Monday, February 26, 2018

Sridevi’s untimely death brings to forefront sudden cardiac death in women

Dr KK Aggarwal
Recipient of Padma Shri
The tragic and very untimely death of actor Sridevi, a Padma Shri Awardee, brings to forefront the topic of sudden cardiac death (SCD) in women. The passing away of a talented actor reiterates the need to identify women at risk and to manage these risk factors for better outcomes.

SCD is an unexpected death that occurs due to a cardiovascular cause. While those with heart disease are at a greater risk of sudden cardiac arrest leading to sudden cardiac death, it is the asymptomatic person, who appears healthy and has no known heart disease, who is most at risk of sudden cardiac arrest. SCD can be the first manifestation of coronary artery disease (CAD). Lifestyle factors that influence CAD risk might also have an impact on the risk for SCD. Hence, adherence to a low-risk lifestyle is associated with a low risk of SCD (JAMA. 2011 Jul 6;306(1):62-9).

According to a 38-year follow-up from the Framingham Heart study, which examined the incidence of sudden cardiac death in women in comparison to men, women are at lower risk for SCD than men. In women with underlying coronary heart disease (CHD), the risk of SCD is 50% less than in men with CHD. But, in the absence of prior overt CHD, the incidence of SCD is higher in women compared to men; 63% vs 44%, respectively. Among patients with heart failure, the absolute risk in women is only one-third that of men.

Phobic anxiety is associated with an increased risk of SCD in women. Some, but not all, of this risk can be ascribed to CHD risk factors associated with phobic anxiety such as diabetes, hypertension and high serum cholesterol.

Sudden cardiac arrest may not be as sudden as is usually thought. About 50% of victims of sudden cardiac arrest have some tell-tale warning signs that their heart is in danger of stopping in the month preceding their attack, which include any combination of chest pain and pressure, shortness of breath, heart palpitations, and flu-like sensations (such as nausea, back pain and/or abdominal pain). While less than 20% of those who experience symptoms actually reach out for potentially lifesaving emergency medical assistance.

Cardiac arrest is not the same as a heart attack. A cardiac arrest occurs when electrical activity of the heart is disturbed and the heart stops working, while a heart attack is the result of arterial blockage that cuts off blood flow to the heart. Heart attacks can increase the risk of cardiac arrest; however, heart attacks do not lead to sudden cardiac arrest but when sudden cardiac arrest occurs, heart attack is the most common cause.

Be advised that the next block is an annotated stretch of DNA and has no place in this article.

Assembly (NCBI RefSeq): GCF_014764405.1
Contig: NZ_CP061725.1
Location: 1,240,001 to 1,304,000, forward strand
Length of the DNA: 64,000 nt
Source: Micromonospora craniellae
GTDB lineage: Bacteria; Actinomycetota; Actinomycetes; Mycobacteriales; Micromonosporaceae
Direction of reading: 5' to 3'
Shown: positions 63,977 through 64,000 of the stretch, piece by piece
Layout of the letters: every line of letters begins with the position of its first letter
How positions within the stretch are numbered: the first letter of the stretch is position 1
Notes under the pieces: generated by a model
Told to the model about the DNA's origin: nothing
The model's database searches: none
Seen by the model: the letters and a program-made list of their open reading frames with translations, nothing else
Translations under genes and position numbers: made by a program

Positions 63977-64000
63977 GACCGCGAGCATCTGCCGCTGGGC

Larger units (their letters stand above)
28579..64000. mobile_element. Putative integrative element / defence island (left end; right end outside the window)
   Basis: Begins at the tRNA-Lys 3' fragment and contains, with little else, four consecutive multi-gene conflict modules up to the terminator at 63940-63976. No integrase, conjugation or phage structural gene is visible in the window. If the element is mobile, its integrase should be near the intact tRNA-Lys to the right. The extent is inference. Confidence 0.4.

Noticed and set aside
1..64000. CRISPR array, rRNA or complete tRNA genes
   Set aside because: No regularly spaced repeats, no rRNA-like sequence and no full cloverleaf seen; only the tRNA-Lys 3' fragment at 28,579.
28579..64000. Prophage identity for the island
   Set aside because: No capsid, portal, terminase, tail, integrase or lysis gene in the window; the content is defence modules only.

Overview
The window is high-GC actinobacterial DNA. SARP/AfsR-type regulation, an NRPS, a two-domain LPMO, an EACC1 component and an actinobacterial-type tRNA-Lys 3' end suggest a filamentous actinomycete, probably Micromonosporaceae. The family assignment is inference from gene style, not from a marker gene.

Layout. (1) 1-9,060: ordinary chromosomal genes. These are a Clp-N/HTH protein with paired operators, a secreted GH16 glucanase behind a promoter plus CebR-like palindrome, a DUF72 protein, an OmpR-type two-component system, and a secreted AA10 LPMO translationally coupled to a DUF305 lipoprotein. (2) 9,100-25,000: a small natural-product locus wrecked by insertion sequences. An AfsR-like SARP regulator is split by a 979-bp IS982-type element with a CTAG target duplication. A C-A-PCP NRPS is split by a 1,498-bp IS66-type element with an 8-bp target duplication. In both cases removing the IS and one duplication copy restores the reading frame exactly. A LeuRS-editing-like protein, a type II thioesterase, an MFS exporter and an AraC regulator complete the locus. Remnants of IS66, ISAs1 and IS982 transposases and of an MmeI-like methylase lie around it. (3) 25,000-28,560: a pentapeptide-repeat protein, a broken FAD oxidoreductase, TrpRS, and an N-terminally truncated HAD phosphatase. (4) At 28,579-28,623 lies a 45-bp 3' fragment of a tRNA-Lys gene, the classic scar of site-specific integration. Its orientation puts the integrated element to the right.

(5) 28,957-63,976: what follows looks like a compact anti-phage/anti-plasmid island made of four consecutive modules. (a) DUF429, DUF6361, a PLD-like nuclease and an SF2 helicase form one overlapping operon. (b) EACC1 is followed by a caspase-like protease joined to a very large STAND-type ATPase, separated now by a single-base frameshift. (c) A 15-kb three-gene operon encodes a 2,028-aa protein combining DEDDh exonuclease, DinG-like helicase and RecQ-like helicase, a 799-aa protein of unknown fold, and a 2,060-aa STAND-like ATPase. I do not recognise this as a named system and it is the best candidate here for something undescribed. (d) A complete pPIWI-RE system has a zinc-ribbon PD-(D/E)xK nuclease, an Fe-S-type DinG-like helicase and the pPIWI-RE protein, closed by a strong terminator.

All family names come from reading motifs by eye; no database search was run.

Sudden cardiac arrest (SCA) and sudden cardiac death (SCD) are same. If an intervention such as CPR or defibrillation, cardioversion restores circulation, it is called sudden cardiac arrest. But if the patient dies, it is referred to as SCD.

Ventricular tachycardia (VT)/ventricular fibrillation (VF) account for most such episodes, while bradycardia or asystole (no heart beat) make up the remaining.

CPR is a life-saving procedure in the event of a sudden cardiac arrest. 

Screening for heart disease

A heart attack in women presents differently compared to men. Women are less likely than men to have typical features of a heart attack. Women have more chances to present with angina than heart attack but when they present with heart attack it is more fatal. Many cases of heart attack in women go unrecognized, particularly at younger ages or in patients with diabetes.

lSix minutes walk test: You do not have significant blockages, if you can walk more than 500 m in six minutes or if you can walk 2 km or climb two flight of stairs.
lNever ignore unexplained weakness, tiredness, first onset chest burning or first onset breathlessness after the age of 40.
lIf any member of your family has had heart disease before the age of 55 years (male) or before 65 years of age (female), this is a strong positive family history.
lIf the SCD of Sridevi is found to be associated with heart blockages, this would be a strong family history for her family for future generations.

Dr KK Aggarwal
Padma Shri Awardee
Vice President CMAAO
Group Editor-in-Chief IJCP Publications
President Heart Care Foundation of India
Immediate Past National President IMA

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